Remember shade in moderation is no bad thing –you won’t find lettuce, swiss chard or Jerusalem artichokes complaining.

The latter are a fantastic, grow anywhere crop ideal for those difficult spaces we all have on our plots.

It’s Summer. As the summer gets into full flight our attentions turn to watering, weeding and harvesting! Hoeing on a warm sunny afternoon with a refreshing breeze at your back is an enjoyable task. Don’t forget to place the water hungry crops such as runner beans and sweet corn in soil containing plenty of humus and near a water butt or tap.

Try to resist getting the hose out after a week of dry weather as some of my fellow gardeners do on their “lotties”. It isn’t necessary, just because the surface of the soil “looks” dry. If you do need to water –then spot water and place pots or tubes near to the roots so the water can get down to the roots.

Sometimes a bone-dry topsoil can act as a sort of dry mulch, preventing water from penetrating to any great depth. In nature, plants are adept at finding moisture and they will often make better root systems as a result. After all, roots go down and don’t head to the surface- only to be killed by a baking August sun.

Pests. Summer brings its own problems in the inevitable form of pests. Allotments are communal and potato blight and clubroot both spread too easily. If your neighbour has clubroot, resist walking onto their plot and then your own.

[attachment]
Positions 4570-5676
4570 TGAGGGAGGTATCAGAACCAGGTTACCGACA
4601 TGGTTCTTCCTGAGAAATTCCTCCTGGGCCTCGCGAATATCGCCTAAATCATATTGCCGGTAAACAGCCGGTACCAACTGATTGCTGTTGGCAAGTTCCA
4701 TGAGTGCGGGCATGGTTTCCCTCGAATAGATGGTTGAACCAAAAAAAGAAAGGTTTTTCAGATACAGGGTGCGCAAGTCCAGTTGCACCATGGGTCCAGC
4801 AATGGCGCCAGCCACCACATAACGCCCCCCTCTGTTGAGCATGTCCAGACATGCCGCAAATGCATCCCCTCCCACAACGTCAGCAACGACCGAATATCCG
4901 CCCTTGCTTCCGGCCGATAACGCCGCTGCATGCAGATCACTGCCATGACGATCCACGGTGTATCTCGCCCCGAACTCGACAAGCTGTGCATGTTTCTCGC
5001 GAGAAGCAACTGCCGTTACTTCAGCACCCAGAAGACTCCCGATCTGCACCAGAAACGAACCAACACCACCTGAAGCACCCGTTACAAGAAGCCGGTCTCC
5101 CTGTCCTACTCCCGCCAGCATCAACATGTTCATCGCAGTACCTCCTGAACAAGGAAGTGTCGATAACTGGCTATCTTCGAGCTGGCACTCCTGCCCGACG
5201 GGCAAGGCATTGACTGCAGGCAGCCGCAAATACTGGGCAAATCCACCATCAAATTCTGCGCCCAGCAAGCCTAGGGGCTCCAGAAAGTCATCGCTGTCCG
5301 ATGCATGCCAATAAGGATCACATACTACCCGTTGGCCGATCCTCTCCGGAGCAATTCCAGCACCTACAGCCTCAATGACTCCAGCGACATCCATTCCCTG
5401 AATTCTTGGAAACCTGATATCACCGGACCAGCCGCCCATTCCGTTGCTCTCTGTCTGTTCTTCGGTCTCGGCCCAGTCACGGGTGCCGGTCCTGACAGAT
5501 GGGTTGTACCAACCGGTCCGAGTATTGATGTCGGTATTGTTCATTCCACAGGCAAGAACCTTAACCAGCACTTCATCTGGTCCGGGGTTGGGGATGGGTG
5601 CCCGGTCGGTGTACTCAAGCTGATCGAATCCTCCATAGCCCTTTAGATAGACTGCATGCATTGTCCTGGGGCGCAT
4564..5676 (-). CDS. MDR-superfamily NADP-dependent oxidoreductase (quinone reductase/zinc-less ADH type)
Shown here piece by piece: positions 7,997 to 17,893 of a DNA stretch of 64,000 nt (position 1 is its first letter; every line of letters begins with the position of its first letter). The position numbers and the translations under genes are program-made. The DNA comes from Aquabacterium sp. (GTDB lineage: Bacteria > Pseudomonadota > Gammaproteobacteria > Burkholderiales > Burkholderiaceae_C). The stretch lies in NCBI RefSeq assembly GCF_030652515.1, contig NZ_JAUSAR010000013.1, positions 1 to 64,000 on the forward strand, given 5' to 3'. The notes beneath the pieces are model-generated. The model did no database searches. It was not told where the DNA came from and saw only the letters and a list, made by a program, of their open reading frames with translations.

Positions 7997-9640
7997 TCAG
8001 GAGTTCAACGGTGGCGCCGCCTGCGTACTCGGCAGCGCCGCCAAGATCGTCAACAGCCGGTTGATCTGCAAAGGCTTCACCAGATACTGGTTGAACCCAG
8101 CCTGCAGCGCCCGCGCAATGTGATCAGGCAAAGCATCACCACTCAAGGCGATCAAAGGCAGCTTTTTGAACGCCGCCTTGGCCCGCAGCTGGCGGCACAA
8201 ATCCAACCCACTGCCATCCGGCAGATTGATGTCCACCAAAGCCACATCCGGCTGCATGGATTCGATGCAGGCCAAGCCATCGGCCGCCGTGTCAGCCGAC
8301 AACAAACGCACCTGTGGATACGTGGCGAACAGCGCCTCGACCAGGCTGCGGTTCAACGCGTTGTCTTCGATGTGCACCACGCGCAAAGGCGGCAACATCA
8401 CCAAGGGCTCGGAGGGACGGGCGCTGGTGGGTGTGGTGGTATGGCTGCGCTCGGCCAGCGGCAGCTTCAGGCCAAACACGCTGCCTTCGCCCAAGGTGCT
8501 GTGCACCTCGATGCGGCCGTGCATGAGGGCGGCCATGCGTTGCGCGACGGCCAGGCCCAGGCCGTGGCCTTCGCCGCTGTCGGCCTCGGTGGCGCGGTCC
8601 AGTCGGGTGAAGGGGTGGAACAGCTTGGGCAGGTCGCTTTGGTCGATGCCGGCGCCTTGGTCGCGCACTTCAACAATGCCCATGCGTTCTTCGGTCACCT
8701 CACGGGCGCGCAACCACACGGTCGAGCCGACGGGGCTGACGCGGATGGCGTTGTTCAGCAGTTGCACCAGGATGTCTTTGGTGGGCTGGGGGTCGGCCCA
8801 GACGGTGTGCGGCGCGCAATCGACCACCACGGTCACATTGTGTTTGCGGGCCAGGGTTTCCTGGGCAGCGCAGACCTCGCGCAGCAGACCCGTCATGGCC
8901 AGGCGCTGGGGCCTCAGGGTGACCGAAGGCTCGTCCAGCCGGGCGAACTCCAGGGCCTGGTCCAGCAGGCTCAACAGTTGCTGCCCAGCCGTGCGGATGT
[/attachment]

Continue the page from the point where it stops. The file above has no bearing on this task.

The chances are soil infected with spores on your boots will infect your plot. Potatoes are a must for new untried ground and early and second early varieties should largely escape blight unscathed.

Pick a maincrop resistant variety if you are worried about blight.

Brassica plants are best protected from the cabbage white butterfly by a physical barrier. I use enviromesh, which stops the butterflies laying eggs on the host plants and helps to prevent pigeons attacking, particularly in spring and autumn. Prevention is better than cure.

The dreaded carrot rootfly is usually deterred by a barrier of fleece at least 60 cms, or two feett, in height. Alternatively grow carrots under fleece or enviromesh for the whole season.

Rain can still penetrate but the carrot fly can’t, providing the fleece is pegged down on all the boundaries. Thin out carrots on a still, balmy evening, when the scent is less likely to carry and alert any passing carrot flies.

Is it all worth it?

The answer is most definitely a resounding yes! Having been lucky to have cultivated various allotment plots over the past two decades, it has been a priceless part of my life. I wouldn’t swap any of it for anything else.

There has been joy, sadness, anger and frustration at times over the years, but never have I thought about quitting.

Stay with it during the tough times and the bounty will follow. Never give up the belief that you are doing the right thing – you most definitely are.

Most of all have a go and make sure you don’t miss out on one of life’s underrated pleasures.